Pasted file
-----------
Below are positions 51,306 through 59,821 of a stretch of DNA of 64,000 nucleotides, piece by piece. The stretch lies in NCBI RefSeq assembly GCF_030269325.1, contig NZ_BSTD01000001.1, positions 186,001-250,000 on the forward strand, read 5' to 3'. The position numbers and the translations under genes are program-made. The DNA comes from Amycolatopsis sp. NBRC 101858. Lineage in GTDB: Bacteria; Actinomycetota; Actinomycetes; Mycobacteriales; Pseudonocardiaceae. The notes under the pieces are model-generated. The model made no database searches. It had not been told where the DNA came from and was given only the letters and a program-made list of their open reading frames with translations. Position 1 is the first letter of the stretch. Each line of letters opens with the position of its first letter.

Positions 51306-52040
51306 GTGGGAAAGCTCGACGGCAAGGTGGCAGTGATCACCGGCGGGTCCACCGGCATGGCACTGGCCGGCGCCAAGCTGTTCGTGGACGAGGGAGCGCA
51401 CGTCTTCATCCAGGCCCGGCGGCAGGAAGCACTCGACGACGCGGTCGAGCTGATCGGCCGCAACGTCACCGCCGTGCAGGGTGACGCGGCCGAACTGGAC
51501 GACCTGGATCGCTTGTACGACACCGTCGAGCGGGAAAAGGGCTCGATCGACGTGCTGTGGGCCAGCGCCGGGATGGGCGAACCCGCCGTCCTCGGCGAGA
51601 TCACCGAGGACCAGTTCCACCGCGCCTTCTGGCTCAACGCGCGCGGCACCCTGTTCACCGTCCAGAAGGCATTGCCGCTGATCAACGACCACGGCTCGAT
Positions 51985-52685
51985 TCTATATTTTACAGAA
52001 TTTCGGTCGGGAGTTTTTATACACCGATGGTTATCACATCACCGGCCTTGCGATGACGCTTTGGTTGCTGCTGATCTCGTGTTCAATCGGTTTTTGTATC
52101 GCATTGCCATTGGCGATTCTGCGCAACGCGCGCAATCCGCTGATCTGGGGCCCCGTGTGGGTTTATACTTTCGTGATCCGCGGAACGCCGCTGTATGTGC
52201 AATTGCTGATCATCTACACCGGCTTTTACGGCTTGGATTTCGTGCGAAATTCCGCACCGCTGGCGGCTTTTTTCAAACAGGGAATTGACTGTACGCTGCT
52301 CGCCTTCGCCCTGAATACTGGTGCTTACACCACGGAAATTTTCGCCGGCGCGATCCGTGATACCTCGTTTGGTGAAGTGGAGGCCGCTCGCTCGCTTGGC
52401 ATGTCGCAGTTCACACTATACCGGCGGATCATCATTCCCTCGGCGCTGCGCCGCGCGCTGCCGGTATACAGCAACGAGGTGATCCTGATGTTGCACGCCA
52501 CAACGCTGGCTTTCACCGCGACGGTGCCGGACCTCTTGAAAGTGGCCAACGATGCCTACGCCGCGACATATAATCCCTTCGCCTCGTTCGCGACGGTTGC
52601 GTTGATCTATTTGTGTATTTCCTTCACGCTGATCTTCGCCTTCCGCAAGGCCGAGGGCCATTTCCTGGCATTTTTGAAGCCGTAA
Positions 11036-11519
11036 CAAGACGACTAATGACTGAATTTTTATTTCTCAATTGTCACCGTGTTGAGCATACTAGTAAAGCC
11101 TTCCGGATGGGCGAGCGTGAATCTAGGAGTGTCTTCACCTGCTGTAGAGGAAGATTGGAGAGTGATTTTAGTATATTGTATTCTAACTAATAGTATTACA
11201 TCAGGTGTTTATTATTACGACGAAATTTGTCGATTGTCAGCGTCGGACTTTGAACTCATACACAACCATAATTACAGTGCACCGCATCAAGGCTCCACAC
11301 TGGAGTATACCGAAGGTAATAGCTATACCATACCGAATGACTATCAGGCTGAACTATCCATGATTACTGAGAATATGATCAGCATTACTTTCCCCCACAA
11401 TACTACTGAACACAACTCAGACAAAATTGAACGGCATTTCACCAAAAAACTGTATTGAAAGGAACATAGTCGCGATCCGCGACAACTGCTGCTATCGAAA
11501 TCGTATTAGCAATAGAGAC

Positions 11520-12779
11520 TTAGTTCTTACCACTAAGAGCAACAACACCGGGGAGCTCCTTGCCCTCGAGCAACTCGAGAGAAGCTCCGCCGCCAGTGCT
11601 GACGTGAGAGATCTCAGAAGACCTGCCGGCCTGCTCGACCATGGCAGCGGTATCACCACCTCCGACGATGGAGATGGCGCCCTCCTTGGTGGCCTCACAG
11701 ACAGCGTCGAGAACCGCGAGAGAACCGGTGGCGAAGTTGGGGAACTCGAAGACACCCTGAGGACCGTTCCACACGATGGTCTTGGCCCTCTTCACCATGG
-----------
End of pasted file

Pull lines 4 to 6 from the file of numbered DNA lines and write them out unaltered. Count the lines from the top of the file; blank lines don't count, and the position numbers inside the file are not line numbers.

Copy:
51401 CGTCTTCATCCAGGCCCGGCGGCAGGAAGCACTCGACGACGCGGTCGAGCTGATCGGCCGCAACGTCACCGCCGTGCAGGGTGACGCGGCCGAACTGGAC
51501 GACCTGGATCGCTTGTACGACACCGTCGAGCGGGAAAAGGGCTCGATCGACGTGCTGTGGGCCAGCGCCGGGATGGGCGAACCCGCCGTCCTCGGCGAGA
51601 TCACCGAGGACCAGTTCCACCGCGCCTTCTGGCTCAACGCGCGCGGCACCCTGTTCACCGTCCAGAAGGCATTGCCGCTGATCAACGACCACGGCTCGAT